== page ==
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Story of the Ethnic Cleansing of Yalu

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On this day 54 years ago, my family was ethnically cleansed from our village, Yalu. Israel violently erased us from our land, but never replaced us with settlers. It figures prominently in Israeli greenwashing campaigns. Our only crime was being in Israel's way. This is our story.

During the 1948 Nakba, Zionist militias that later formed the Israeli army tried to conquer the Latrun villages (Yalu, Imwas, Bayt Nuba). Local resistance overpowered the Zionists' superior weaponry. My grandfather, an 18 year old orphan, was among those who defended our land.

As Israel's Defense Minister in 1967, Moshe Dayan returned to Yalu, Imwas and Bayt Nuba with a personal vengeance due to the humiliating defeat that local resistance handed his battalion in 1948. He ordered the villages razed and its residents emptied.

A Yalu elder was blind, and was crushed to death under the rubble of his own home in the 1967 conquest. He was unable to flee in time. I think of Israel's "warnings" to Palestinians of Gaza before they bomb their homes, giving them nowhere to seek shelter, when I think of him.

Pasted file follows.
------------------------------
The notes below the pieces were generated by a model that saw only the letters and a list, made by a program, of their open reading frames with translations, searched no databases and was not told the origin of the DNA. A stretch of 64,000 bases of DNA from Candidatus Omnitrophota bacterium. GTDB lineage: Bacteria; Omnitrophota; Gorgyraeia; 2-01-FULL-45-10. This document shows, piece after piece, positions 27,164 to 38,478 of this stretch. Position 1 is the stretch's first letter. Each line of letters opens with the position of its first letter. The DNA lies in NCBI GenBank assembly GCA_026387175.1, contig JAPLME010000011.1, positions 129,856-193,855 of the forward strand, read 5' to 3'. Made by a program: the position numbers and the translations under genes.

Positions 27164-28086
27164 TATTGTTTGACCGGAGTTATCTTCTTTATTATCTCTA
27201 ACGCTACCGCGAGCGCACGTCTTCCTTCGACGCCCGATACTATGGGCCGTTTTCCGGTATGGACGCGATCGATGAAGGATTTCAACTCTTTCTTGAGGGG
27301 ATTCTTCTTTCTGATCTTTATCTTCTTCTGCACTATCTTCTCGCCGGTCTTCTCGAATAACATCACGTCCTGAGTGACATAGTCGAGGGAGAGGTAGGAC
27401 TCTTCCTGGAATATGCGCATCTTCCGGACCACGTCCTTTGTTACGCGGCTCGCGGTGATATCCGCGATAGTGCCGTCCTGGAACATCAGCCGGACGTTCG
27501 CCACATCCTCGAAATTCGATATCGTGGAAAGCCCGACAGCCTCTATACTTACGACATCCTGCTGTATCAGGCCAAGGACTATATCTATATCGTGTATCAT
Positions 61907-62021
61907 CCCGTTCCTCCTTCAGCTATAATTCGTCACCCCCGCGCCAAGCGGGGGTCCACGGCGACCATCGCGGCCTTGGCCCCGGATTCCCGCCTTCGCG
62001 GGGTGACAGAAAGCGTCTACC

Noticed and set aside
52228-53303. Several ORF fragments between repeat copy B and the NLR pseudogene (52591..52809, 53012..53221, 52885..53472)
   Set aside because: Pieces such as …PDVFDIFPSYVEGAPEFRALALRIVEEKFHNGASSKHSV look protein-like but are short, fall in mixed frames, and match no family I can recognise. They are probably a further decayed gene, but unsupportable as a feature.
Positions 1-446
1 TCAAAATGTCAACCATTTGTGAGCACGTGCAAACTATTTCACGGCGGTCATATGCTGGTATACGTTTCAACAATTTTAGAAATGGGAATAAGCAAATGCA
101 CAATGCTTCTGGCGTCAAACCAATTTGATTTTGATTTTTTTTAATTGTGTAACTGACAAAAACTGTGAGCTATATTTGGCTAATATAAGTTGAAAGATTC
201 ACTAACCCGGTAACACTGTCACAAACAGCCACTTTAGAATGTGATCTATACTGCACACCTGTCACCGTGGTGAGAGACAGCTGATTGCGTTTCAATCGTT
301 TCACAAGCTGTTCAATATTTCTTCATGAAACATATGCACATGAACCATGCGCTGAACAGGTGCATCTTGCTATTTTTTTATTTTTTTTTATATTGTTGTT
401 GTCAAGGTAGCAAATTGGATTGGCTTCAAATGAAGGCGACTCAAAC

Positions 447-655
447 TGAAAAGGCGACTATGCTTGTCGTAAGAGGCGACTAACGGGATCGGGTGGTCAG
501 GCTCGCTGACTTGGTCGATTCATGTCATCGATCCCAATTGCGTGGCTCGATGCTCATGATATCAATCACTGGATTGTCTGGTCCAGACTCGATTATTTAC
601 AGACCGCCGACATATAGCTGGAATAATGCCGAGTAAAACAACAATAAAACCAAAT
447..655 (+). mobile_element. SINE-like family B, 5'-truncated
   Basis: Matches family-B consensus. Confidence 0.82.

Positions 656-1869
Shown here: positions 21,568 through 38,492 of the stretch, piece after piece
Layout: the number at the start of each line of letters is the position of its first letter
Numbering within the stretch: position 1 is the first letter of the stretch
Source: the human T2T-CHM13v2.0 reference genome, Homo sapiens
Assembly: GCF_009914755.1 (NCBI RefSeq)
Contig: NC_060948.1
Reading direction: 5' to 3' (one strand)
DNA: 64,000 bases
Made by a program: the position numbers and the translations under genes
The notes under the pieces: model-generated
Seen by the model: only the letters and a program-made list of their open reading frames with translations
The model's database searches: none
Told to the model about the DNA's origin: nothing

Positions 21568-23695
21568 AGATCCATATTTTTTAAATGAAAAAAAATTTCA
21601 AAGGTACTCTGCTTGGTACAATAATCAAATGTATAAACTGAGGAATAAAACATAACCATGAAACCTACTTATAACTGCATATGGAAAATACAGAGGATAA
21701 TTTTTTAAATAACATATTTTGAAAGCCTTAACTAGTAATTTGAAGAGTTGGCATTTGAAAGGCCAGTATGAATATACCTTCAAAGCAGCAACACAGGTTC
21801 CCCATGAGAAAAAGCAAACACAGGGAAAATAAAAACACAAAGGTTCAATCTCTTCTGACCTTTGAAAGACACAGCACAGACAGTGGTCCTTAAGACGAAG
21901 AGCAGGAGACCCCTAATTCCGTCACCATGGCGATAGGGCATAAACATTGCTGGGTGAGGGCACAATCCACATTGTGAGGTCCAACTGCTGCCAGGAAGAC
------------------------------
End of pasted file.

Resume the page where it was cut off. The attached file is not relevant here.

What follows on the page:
Members of our extended family were missing for months. The people of Latrun were forced to move by foot towards either Ramallah or Jordan. My family ended up in Jordan. Each night, my grandfather would drive from refugee camp to refugee camp looking for his brother's family.

Months. Months of your life go by, not knowing whether your family is living or dead. To this day, some members of my extended family still live in refugee camps. Any negotiated "peace" that excludes them is what Kanafani called a "conversation between the sword and the neck"